House Of Cards/Netflix

How 'House Of Cards' Is Like A Political '50 Shades Of Grey'

By

Politics are boring, and we made them that way.

We have a glorified vision of the way things used to be.

The imagined old days featured shady deals in rooms with air that hung heavy with the smell of cigars and brown liquor. Backs were scratched and laws were passed.

But, it wasn't just the politics, it was the people.

We heard stories about JFK banging starlets, LBJ pulling out his dick as an intimidation tactic and Teddy Roosevelt fighting cage matches against lions with a grizzly bear as his tag-team partner.

The political world seemed to be a juicy combination of complex characters, unchecked debauchery and monumentally important decision-making.

So, we sent the press en masse to snoop out gossip. We had to know what our representatives were up to behind those waxed, ornately carved doors. And, we found some bad stuff.

Perhaps, the first major scandal, of the many more to follow, was Watergate, where President Richard Nixon paid staffers to break into the Democratic National Convention's headquarters at the Watergate Hotel.

The burglars were arrested, but Nixon tried to cover up his involvement, which led curious reporters to tug on a string that would unravel his presidency with a whole host of impeachable offenses, including tape recordings of private conversations.

It was an ugly moment that is probably the genesis of a lot of the mistrust felt toward politicians. We wanted a look under the velvet curtain, but we couldn't stomach what we found.

Now, politicians are mannequins. Some are more animated than others, but most rigidly control all aspects of their lives to give off an aura of bland benevolence.

Even Obama, a man of magnetic personality, hasn't let one story leak of him dropping a fadeaway in a visiting dignitary's face.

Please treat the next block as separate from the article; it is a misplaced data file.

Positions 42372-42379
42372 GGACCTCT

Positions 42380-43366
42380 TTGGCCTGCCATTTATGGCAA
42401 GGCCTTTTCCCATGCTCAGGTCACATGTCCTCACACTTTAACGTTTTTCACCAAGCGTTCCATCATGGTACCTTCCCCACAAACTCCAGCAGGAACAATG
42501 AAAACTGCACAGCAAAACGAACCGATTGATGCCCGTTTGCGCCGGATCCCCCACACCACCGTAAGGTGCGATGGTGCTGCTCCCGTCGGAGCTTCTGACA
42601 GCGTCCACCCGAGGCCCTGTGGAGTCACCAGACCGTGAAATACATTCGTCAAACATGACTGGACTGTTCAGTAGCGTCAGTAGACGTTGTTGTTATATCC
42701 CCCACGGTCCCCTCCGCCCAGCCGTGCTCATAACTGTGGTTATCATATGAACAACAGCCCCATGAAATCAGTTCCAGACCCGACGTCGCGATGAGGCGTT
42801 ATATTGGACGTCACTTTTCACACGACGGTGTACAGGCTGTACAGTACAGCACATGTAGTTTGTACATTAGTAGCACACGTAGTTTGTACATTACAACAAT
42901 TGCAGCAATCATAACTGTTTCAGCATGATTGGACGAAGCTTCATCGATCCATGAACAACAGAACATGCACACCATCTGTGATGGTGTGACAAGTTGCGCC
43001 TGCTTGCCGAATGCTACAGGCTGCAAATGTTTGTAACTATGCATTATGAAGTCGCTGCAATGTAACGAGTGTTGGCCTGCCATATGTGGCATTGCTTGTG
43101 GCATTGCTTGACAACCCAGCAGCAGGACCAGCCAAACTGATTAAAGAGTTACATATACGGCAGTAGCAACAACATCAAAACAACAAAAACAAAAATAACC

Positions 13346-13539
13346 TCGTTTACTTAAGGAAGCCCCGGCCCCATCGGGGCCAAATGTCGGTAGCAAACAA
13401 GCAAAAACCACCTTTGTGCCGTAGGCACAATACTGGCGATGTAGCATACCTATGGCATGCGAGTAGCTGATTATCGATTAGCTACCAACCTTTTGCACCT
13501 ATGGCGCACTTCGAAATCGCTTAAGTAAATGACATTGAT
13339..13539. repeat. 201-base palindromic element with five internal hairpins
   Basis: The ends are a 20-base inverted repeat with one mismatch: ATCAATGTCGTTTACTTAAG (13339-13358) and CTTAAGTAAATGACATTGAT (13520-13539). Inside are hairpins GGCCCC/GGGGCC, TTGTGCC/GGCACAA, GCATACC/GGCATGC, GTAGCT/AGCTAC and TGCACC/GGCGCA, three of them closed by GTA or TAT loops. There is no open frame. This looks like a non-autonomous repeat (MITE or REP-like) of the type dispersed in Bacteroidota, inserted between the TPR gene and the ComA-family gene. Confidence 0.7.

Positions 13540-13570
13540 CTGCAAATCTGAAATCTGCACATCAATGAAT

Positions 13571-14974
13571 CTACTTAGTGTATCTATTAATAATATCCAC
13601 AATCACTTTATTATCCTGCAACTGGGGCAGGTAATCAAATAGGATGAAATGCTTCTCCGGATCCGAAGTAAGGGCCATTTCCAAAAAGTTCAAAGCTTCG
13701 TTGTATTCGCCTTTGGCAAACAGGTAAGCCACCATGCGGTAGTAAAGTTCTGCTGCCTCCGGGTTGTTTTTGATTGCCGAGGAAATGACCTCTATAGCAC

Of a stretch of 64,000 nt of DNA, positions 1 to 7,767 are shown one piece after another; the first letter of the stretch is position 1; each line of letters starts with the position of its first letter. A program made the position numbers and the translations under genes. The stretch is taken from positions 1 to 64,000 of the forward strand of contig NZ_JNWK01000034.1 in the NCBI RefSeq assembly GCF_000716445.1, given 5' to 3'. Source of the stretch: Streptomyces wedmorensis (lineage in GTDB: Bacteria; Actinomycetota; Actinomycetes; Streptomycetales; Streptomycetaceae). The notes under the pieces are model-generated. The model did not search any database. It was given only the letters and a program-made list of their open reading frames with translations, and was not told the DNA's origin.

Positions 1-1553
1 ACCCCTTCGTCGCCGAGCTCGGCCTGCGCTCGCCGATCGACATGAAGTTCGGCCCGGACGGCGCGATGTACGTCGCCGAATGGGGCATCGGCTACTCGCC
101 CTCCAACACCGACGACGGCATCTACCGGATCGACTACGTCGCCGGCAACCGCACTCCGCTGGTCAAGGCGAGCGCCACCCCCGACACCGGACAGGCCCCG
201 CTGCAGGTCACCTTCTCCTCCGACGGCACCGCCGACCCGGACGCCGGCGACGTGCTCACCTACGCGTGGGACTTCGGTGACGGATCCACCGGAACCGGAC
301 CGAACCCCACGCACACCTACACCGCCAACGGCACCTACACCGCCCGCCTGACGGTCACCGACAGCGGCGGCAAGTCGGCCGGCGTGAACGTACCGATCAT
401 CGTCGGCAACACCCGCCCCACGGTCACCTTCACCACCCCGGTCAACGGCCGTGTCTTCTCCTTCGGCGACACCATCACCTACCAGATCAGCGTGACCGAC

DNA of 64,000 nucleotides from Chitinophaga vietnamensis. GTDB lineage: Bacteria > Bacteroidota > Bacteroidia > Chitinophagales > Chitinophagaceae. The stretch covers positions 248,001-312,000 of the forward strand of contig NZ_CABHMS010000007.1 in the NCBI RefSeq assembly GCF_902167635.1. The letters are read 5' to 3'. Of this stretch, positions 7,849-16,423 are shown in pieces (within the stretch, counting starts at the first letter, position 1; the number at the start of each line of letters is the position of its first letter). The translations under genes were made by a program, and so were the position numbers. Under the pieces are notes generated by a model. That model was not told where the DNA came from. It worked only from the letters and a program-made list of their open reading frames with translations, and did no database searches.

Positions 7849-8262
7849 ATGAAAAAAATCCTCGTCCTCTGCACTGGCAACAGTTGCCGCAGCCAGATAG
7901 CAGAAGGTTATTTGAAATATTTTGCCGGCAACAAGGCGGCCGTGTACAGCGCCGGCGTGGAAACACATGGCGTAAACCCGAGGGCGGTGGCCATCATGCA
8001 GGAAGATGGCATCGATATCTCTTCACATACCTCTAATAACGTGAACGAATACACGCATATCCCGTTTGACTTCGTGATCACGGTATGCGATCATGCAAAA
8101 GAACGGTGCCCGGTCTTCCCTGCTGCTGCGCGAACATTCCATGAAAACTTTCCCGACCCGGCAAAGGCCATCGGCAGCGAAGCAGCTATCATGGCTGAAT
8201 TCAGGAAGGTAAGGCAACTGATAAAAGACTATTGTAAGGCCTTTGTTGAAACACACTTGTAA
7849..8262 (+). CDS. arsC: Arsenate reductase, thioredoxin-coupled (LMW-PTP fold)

Politics are boring because as fun as it may be to hear unexpected stories about our leader, it is disconcerting to know these sumptuous details while said person is still in office.

You love to hear about your dad's college days, but you wouldn't want to see him chugging from a beer bong before taking you to little league.

Our political fantasy is to have a leader with a personal life as dynamic as his ruling style. We want the political wheels to turn with the help of a little grease.

This makes "House of Cards" the political "Fifty Shades of Grey."

The movie has been blasted for the absurdity of its writing, plot and characters.

Take away Christian Grey's billions and the genre switches from erotic to horror. But, people love to indulge the fantasy of a powerful person taking control of their lives.

Frank Underwood is exactly the same. He is a corrupt, adulterous, abusive murderer who only cares about his own legacy.

But, he knows his legacy can only be cemented through noble service in office and landmark legislation.

Underwood is selfish, but his self-motivation results in enticing programs, like America Works, his third season presidential project where he seeks to achieve full employment in America.

Underwood is our idealization of Washington. He engages in the skullduggery of the pre-24-hour-news-cycle era.

He boozes, cheats and strongarms. He is as riveting as anyone ever produced by television or film.

The show has been criticized for devolving into a semi-sensationalist soap opera. Sometimes, episodes can feel like an excuse to let Frank bust loose a bellowing monologue, and there have been a few sex scenes that seemed more like arousing filler than crucial plot advancement.

The criticisms are fair. The show doesn't open eyes like "The Wire," or explore the human condition like "Breaking Bad."

And, after binging on all 13 new episodes this weekend, I must admit I was a bit underwhelmed. But, it doesn't matter.

The Fincher neo-noir style of the show makes "Cards" feel important. The stars punch up the already cool-as-hell dialogue that stuffs every conversation with quippy one-liners.

The characters are nuanced; the stakes are high, and the endings make you hold your breath without even noticing.

In the middle of your fifth straight episode, it can be tempting to wonder what an Underwood presidency would entail, but after a few seconds, you realize you probably don't want someone so objectively evil to be the leader of the free world.

But, we all have our fantasies.